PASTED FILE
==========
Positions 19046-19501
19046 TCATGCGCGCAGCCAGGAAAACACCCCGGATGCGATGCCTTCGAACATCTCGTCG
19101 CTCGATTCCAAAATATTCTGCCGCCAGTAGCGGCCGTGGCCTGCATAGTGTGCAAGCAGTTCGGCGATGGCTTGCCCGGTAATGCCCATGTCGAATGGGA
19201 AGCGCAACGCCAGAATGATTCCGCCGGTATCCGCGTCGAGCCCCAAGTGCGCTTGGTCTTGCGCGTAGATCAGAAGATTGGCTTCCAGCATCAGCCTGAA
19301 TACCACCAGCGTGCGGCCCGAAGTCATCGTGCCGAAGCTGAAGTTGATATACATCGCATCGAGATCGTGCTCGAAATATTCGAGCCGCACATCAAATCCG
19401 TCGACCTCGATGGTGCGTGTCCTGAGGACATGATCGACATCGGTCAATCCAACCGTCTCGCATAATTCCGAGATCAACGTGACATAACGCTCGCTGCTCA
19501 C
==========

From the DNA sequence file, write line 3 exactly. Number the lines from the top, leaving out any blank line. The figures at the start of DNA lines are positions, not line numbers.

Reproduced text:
19101 CTCGATTCCAAAATATTCTGCCGCCAGTAGCGGCCGTGGCCTGCATAGTGTGCAAGCAGTTCGGCGATGGCTTGCCCGGTAATGCCCATGTCGAATGGGA